classified as follows:
GNSS-1 is the first generation system and is the combination of existing satellite navigation systems (GPS and
GLONASS), with Satellite Based Augmentation Systems (SBAS) or Ground Based Augmentation Systems
(GBAS). In the United States, the satellite based component is the Wide Area Augmentation System (WAAS),
in Europe it is the European Geostationary Navigation Overlay Service (EGNOS), and in Japan it is the MultiFunctional Satellite Augmentation System (MSAS). Ground based augmentation is provided by systems like
the Local Area Augmentation System (LAAS).
GNSS-2 is the second generation of systems that independently provides a full civilian satellite navigation
system, exemplified by the European Galileo positioning system. These systems will provide the accuracy and
integrity monitoring necessary for civil navigation. This system consists of L1 and L2 frequencies for civil use
and L5 for system integrity. Development is also in progress to provide GPS with civil use L2 and L5
frequencies, making it a GNSS-2 system.
Core Satellite navigation systems, currently GPS (U.S.), GLONASS (Russia), Compass (China), and Galileo
Global Satellite Based Augmentation Systems (SBAS) such as Omnistar and StarFire.
Regional SBAS including WAAS (U.S.), EGNOS (EU), MSAS (Japan) and GAGAN (India).
Regional Satellite Navigation Systems such as China's Beidou, India's yet-to-be-operational IRNSS, and
Japan's proposed QZSS.
Continental scale Ground Based Augmentation Systems (GBAS) for example the Australian GRAS and the US
Department of Transportation National Differential GPS (DGPS) service.
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Regional scale GBAS such as CORS networks.

Local GBAS typified by a single GPS reference station operating Real Time Kinematic (RTK) corrections. [6]

It can be ascertained as a matter of fact that the early predecessors were the ground based DECCA, LORAN, GEE and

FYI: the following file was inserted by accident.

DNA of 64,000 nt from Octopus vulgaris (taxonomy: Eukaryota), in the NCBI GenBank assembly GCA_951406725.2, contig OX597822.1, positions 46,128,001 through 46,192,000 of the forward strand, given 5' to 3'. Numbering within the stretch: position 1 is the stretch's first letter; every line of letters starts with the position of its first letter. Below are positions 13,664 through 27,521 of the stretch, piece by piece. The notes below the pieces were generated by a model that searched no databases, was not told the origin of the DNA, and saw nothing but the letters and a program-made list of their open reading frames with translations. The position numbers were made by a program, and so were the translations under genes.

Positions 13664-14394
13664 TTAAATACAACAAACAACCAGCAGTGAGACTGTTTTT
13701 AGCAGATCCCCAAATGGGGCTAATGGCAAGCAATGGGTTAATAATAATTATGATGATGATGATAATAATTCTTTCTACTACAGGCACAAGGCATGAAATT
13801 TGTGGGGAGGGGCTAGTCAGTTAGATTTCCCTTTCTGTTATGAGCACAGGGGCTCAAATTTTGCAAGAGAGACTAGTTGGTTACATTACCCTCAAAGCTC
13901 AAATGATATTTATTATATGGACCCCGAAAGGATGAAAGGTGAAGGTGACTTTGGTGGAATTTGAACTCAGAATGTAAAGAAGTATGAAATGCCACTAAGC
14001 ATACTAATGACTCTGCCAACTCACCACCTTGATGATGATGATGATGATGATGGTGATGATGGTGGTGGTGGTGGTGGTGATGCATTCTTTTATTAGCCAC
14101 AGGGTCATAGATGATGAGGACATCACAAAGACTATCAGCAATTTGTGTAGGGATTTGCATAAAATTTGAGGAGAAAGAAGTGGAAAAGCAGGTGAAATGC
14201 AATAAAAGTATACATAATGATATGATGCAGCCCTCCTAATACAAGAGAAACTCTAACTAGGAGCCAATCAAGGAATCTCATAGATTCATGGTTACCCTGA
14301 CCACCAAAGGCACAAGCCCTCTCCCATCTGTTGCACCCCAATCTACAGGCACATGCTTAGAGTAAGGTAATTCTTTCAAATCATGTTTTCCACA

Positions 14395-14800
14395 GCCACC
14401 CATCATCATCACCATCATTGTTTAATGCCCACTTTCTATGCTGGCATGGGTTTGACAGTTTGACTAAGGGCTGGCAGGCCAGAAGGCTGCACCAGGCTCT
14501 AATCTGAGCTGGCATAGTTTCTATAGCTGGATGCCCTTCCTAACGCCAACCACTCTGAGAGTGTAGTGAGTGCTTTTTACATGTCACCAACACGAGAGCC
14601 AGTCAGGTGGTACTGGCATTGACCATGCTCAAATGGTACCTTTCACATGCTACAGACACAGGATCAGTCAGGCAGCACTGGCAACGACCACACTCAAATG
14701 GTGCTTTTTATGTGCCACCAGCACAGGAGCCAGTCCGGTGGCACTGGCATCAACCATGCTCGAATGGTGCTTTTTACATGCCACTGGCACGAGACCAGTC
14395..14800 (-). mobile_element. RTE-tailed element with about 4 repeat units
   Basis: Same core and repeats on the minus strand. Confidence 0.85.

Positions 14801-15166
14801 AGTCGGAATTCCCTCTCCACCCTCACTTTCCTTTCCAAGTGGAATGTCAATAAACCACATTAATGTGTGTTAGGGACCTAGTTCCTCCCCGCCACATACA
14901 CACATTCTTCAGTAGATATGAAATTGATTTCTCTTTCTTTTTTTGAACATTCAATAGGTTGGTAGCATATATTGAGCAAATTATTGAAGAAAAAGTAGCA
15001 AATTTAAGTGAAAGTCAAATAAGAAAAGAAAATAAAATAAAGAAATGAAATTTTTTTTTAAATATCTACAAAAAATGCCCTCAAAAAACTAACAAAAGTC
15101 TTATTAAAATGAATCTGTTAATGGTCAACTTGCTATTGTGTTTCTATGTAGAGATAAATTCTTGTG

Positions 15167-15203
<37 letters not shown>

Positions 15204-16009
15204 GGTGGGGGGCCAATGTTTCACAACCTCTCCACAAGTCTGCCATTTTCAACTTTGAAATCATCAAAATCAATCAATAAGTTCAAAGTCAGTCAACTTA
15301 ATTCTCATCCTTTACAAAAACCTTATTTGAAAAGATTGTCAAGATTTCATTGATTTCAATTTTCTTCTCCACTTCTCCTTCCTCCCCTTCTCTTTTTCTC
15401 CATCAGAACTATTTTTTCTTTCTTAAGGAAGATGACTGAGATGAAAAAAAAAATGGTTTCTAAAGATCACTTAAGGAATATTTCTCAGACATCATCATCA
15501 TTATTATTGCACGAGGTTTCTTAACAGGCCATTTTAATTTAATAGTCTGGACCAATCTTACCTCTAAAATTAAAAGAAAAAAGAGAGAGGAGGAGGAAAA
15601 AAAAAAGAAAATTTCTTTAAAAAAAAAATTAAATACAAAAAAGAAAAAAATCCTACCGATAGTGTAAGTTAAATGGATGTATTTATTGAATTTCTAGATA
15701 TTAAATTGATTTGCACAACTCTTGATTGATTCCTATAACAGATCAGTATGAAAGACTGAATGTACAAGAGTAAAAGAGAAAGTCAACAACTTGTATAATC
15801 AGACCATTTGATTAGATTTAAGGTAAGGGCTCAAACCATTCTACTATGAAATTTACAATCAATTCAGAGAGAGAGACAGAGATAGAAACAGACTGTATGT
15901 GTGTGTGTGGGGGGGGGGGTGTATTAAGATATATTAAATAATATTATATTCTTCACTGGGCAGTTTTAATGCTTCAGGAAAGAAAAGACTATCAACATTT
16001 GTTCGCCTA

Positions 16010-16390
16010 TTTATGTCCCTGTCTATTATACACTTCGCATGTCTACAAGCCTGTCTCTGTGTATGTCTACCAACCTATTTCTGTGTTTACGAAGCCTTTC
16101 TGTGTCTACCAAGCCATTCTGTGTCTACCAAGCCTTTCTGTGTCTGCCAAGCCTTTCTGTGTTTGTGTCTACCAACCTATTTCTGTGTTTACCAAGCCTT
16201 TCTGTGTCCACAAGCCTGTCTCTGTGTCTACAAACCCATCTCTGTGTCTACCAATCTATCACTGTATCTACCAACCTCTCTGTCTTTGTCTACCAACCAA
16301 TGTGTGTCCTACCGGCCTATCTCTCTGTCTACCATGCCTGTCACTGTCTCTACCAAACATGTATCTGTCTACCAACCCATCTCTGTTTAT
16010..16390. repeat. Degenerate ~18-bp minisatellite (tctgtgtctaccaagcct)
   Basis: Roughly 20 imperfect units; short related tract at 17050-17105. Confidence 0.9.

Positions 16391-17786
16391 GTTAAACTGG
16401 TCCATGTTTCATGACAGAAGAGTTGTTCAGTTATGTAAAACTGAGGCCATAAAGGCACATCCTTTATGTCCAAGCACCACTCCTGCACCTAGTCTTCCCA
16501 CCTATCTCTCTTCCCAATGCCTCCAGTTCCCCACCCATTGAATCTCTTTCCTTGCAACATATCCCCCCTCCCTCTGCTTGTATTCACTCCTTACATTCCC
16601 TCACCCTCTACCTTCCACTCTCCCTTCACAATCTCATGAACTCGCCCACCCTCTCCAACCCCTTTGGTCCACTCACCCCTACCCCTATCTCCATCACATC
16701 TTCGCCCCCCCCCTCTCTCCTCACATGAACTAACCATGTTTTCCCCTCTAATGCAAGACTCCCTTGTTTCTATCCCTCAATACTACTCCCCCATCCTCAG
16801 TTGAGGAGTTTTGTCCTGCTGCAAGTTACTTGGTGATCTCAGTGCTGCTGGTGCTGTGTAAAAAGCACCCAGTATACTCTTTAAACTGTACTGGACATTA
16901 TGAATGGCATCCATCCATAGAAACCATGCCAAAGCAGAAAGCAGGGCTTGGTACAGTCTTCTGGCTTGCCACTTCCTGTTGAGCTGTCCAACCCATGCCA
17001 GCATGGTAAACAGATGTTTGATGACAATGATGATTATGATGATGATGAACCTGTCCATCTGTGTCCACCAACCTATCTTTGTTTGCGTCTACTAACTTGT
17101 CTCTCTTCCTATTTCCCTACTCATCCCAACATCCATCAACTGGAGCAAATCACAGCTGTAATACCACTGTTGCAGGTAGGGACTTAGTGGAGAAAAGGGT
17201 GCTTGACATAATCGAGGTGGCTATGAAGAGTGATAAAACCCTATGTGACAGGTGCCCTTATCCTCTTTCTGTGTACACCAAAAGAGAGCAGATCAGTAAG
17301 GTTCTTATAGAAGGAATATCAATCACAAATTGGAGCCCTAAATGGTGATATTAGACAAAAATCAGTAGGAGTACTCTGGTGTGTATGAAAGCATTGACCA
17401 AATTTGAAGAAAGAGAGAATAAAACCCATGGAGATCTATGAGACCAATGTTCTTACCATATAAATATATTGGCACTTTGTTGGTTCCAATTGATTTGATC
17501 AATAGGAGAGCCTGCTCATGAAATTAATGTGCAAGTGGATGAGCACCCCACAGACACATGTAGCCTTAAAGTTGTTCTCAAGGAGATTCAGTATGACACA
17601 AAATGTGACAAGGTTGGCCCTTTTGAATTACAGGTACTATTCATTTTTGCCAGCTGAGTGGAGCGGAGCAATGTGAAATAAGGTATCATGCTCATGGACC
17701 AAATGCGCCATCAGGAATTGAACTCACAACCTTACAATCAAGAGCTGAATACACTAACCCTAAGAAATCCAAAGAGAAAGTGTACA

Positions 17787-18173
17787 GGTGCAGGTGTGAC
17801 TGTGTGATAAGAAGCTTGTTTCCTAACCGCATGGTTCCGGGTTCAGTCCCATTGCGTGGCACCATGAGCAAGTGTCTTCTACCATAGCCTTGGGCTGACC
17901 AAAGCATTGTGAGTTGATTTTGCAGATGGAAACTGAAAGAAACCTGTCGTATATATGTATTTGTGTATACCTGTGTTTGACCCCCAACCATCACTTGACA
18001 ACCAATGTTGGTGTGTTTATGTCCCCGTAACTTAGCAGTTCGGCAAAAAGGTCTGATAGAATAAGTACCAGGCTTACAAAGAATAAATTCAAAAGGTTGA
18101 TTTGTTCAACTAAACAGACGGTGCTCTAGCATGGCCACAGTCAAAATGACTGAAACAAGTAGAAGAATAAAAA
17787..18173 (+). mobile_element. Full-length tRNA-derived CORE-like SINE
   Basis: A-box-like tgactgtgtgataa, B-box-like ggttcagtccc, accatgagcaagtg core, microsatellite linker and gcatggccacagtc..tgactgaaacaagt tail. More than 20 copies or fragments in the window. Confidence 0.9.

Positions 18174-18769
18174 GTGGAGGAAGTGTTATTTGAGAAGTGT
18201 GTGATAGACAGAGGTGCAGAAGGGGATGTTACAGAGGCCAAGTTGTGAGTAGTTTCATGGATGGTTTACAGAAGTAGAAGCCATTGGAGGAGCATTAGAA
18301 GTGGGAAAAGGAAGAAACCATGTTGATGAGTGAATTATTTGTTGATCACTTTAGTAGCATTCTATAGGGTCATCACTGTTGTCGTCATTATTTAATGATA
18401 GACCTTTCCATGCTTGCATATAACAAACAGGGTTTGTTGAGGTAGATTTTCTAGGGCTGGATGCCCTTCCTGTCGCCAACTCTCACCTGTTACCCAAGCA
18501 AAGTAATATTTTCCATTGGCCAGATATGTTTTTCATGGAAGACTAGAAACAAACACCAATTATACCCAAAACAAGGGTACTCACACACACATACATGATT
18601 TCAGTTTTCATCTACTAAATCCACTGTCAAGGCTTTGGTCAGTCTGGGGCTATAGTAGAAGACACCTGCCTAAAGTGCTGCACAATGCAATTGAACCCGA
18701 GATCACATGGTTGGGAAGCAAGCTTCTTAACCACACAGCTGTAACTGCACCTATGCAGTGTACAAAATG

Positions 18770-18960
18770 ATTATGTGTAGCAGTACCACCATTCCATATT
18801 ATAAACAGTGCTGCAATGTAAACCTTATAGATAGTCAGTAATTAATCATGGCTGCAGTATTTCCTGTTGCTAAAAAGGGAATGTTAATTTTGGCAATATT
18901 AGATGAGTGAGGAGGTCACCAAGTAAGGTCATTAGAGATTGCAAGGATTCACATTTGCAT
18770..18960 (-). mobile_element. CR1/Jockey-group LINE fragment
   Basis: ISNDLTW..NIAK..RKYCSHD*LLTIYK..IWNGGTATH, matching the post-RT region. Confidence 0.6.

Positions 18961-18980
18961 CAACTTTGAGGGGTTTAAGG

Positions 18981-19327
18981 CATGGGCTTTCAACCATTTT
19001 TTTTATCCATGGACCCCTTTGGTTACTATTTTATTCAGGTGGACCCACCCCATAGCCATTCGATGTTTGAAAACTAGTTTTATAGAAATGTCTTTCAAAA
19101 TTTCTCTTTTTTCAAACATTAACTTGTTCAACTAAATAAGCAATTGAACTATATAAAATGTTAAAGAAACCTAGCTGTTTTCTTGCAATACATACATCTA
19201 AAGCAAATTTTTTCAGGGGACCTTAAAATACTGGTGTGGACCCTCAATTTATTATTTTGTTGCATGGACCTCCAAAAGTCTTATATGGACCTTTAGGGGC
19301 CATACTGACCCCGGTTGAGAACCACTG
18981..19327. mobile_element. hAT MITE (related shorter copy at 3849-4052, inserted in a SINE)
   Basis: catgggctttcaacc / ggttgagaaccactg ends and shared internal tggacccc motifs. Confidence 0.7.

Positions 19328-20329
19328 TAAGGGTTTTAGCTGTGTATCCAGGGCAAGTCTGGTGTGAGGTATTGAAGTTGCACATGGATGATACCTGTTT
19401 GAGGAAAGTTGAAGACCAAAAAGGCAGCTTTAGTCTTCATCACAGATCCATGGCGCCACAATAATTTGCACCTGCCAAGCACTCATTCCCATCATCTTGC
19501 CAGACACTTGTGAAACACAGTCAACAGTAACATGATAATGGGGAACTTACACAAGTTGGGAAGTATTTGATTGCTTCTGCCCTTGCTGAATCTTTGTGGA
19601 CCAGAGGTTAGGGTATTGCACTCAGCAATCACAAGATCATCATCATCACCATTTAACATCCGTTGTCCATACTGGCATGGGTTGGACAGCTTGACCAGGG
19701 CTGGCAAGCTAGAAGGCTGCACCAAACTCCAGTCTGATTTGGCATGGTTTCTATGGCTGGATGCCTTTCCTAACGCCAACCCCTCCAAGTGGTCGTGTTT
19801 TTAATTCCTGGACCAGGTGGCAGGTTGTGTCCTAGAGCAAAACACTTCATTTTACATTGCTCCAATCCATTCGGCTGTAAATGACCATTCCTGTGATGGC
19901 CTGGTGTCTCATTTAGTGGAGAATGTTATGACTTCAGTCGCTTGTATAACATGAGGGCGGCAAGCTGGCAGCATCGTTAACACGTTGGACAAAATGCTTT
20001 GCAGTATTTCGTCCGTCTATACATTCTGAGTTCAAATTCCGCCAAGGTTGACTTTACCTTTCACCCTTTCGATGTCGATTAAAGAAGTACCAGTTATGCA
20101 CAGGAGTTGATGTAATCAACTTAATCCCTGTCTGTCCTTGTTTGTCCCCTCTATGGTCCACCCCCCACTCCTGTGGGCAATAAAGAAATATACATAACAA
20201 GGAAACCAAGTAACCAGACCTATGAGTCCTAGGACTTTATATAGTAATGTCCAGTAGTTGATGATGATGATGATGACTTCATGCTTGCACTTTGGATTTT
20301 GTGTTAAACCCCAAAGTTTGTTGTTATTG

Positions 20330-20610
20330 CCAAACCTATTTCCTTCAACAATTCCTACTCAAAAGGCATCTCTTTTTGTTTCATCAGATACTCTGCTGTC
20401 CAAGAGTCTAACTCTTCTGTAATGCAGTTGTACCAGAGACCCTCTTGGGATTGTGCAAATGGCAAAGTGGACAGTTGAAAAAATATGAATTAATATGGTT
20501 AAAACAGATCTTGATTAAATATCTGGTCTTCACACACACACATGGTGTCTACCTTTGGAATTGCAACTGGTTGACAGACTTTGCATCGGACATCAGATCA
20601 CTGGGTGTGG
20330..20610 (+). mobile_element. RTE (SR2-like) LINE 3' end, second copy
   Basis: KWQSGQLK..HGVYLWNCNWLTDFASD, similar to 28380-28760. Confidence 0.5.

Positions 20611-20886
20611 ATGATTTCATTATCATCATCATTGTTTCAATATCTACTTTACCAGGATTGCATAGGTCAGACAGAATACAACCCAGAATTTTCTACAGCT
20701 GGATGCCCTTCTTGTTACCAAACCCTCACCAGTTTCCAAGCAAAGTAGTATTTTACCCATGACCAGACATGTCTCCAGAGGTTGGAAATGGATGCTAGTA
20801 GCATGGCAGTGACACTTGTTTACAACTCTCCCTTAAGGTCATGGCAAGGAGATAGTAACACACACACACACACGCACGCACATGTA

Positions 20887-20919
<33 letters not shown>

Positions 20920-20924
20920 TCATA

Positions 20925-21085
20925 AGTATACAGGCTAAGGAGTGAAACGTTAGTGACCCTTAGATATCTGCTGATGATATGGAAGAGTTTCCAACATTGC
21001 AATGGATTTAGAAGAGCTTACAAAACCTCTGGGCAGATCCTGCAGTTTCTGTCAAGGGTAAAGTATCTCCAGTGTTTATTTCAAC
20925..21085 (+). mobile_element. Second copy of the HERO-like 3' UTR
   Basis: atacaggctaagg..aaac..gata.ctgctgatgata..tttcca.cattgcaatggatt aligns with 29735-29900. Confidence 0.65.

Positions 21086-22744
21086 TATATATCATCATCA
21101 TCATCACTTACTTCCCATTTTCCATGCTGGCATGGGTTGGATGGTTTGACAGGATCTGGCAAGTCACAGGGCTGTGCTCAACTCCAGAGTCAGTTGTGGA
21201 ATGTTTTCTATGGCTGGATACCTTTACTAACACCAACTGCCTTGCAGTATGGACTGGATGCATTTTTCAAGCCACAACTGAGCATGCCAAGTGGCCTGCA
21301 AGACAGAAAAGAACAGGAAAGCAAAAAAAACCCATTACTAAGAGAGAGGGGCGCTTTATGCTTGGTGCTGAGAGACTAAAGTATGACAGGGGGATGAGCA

Omega radio navigation systems, which used terrestrial longwave radio transmitters instead of satellites. As such
positioning systems broadcast a radio pulse from a known "master" location, followed by repeated pulses from a
number of "slave" stations. The occurrence of delay between the reception and sending of the signal at the slaves was
carefully controlled, allowing the receivers to compare the delay between reception and the delay between sending.
Mathematically, the distance to each of the slaves could be determined, providing a fix from this evaluation.
Transit was the first satellite navigation system which was a highly articulate system deployed by the US military in the
1960s. The principle of Doppler effect was employed in the case of Transit's operation. In this case, it was ascertained
that the satellites travelled on well-known paths and broadcast their signals on a well known frequency. However, the
received frequency will differ slightly from the broadcast frequency because of the movement of the satellite with
respect to the receiver. As a result of monitoring this frequency shift over a short time interval, the receiver can
determine its location to one side or the other of the satellite and several such measurements combined with a precise
knowledge of the satellite's orbit can fix a particular position.
It was also accurately predicted by mathematical calculations that a part of an orbiting satellite's broadcast included its
precise orbital data. With the sole purpose of ensuring accuracy, the US Naval Observatory (USNO) continuously
observed the precise orbits of these satellites. Once a satellite's orbit deviated, the USNO would send the updated
information to the satellite. Subsequent broadcasts from an updated satellite would contain the most recent accurate
information about its orbit.
It was estimated that modern systems were more of a direct nature. In this case, the satellite broadcasts a signal that
contains orbital data (from which the position of the satellite can be calculated) and the precise time the signal was
transmitted. Then the orbital data is transmitted in a data message that is superimposed on a code that serves as a timing
reference. In addition, the satellite uses an atomic clock to maintain synchronization of all the satellites in the